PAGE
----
“Toy Story 4” SPOILER Review!

Okay. Let me just preface this by reminding you that yesterday, when I discussed my overall feelings toward Toy Story 4, I had basically no clue what to say – my mind was still reeling from what I had just seen, and the emotions were still too near, too raw.

Now, I’ve had a chance to think over everything that happened in the movie, and I think I can put into words what I was attempting to explain yesterday – at the very least, I’ll try, and we’ll see how it goes. This is a SPOILER REVIEW, which will make it much easier for me to discuss certain things (obviously), but if you don’t want to know anything about Toy Story 4 I urge you to leave now.

And for those of you who have seen the film already (or simply don’t care about spoilers), then let’s hop on this merry-go-round – sorry, carousel – of emotions.

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First, let’s just discuss one of the overwhelmingly positive things about the movie: the story itself. Never has a Toy Story movie felt so deep and complex, with so much richness of detail – except maybe Toy Story 2, still my favorite of the franchise and the only one  that, in my opinion, perfectly balanced the arcs of our main characters, who were Woody, Buzz and Jessie at the time. Introducing Bo Peep to the story in Toy Story 4 adds a large complexity to this film, as the story has to work overtime to establish her as a character, since – well, she really wasn’t one in Toy Story or Toy Story 2, and she wasn’t even present in Toy Story 3. So this film does have an issue sometimes while juggling the stories of four main leads – but we’ll get to that. Leaving them aside, the plot itself is an intricate web, with a good balance of comedic and dramatic moments: it even turns into an elegant film-noir suspense thriller when our antagonist, Gabby Gabby (Christina Hendricks), enters the picture. One thing I didn’t understand while watching the movie and still don’t understand now is Pixar president Jim Morris’ claim that Toy Story 4 is a “romantic comedy” – I mean, sure, the love story of Woody (Tom Hanks) and Bo Peep (Annie Potts) plays a large part, and tries hard to look like the defining factor in Woody’s eventual decision to leave behind his life as a toy – but it really isn’t. It was inevitable from the movie’s first few scenes that Woody had no reason to stay with his new child owner, Bonnie – he was constantly reminiscing about his better days with Andy, and some of the other toys, specifically Dolly (Bonnie Hunt), were treating him like worthless garbage. The romance only gives Woody additional motivation to leave. So, if anything, the movie feels most like a feel-good motivational film about learning self-value.

A really hilarious one, though: I have no qualms about admitting that Toy Story 4 is easily the funniest entry in the franchise, with a large assortment of brilliant one-liners and running gags – many of them packed into the last twenty minutes of the movie, as Buzz Lightyear (Tim Allen), Jessie (Joan Cusack), Trixie (Kristen Schaal), and Forky (Tony Hale) team up to try and stop Bonnie’s family from leaving in their RV: what starts out with Jessie merely puncturing the vehicle’s tires and Buzz causing a humorous distraction turns into hysterical comedy when Trixie sabotages the GPS and starts trying to lead the family back to the fairground where they left Woody – “Right! Another right! RIGHT!”, while Buttercup (Jeff Garlin) frantically tries to help by grabbing hold of the accelerator. Eventually cops start trailing the erratic RV, and Forky even locks Bonnie’s dad out of the car – and somehow Bonnie sleeps through all of this. I gotta say, I really felt for Bonnie’s parents in this movie: not only did they have to handle one very hyper and very forgetful child (literally, I lost count of how many times she misplaces her backpack in this movie), but their weekend vacation turned really stressful, really fast. No fault of their own, of course.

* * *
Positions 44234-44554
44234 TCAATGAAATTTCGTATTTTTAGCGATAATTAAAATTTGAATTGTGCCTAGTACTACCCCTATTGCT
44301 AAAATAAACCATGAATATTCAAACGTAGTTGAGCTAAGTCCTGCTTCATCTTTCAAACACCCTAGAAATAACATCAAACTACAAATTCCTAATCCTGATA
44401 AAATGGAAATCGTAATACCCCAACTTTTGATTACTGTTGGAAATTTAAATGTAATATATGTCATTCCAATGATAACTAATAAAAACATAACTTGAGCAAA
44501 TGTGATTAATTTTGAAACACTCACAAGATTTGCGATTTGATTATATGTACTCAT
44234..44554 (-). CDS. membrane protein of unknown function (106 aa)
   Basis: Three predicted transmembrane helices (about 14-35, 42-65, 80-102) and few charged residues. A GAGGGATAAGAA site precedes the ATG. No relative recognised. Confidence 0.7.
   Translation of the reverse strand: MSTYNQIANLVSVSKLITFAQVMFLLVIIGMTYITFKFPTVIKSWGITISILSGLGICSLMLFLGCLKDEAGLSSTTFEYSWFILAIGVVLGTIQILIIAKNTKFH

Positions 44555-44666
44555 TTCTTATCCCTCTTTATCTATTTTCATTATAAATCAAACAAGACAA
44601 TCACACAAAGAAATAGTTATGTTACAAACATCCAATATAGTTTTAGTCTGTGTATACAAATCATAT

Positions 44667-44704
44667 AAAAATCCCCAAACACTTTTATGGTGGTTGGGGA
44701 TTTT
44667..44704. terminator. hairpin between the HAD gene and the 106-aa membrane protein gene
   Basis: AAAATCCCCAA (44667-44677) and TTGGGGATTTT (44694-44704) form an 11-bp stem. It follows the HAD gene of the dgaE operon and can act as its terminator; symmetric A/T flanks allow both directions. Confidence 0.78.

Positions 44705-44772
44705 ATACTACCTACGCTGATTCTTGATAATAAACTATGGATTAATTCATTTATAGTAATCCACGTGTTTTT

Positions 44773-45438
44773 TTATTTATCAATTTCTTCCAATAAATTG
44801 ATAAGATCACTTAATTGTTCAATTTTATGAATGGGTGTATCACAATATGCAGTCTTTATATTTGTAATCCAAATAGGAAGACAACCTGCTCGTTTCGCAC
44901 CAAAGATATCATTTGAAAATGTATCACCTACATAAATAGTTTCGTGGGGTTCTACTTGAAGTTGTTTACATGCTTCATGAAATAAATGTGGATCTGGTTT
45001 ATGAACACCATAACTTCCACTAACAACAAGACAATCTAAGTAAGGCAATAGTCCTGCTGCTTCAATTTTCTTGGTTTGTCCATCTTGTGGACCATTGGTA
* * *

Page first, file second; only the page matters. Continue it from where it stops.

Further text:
But I have to admit, I cracked up when the RV finally ground to a halt at its (a.k.a the toys’) destination, and Buttercup exclaimed “Dad’s totally going to jail now!”.

Just as funny, if not funnier, is the addition of Ducky (Keegan-Michael Key) and Bunny (Jordan Peele) to the Toy Story universe: two lovable plush toys with big egos and laser eyes (no, really!), their back-and-forth repertoire is one of the movie’s highlights – their best running joke is one that we glimpsed a part of in the final trailer, where they attack an elderly lady: as I suspected, this scenario is merely a hypothetical, but it’s actually just one in a long list of different ideas that the duo come up with in order to take an important key from the woman. The other battle-plans that they propose get funnier and funnier, until we culminate in the ultimate horror parody – where we watch the woman lock up shop for the night, drive home down lonely country lanes, eat dinner, take a bath, and settle into bed, all set to some quaint, foreboding music, only to have Ducky and Bunny rise above her pillow as she sleeps – which cuts away as we hear the woman scream in terror. “Yeah, we’re not doing that,” Buzz declares. In the end, they manage to get the key by pure luck, as the woman happens to set it down on the shelf right next to them, but the “ol’ plush rush”, as the fluffy toys call one of their more tame strategic maneuvers, is used twice more in the film: once to help a young child find her parents, and once during a mid-credits cut-scene where Ducky and Bunny imagine themselves terrorizing their human overlords and becoming gargantuan, unstoppable forces of apocalyptic power, equipped with laser eyes. All this is even funnier when you remember that Jordan Peele is a horror-film director himself, and these scenes act as gentle satire of his own preferred genre.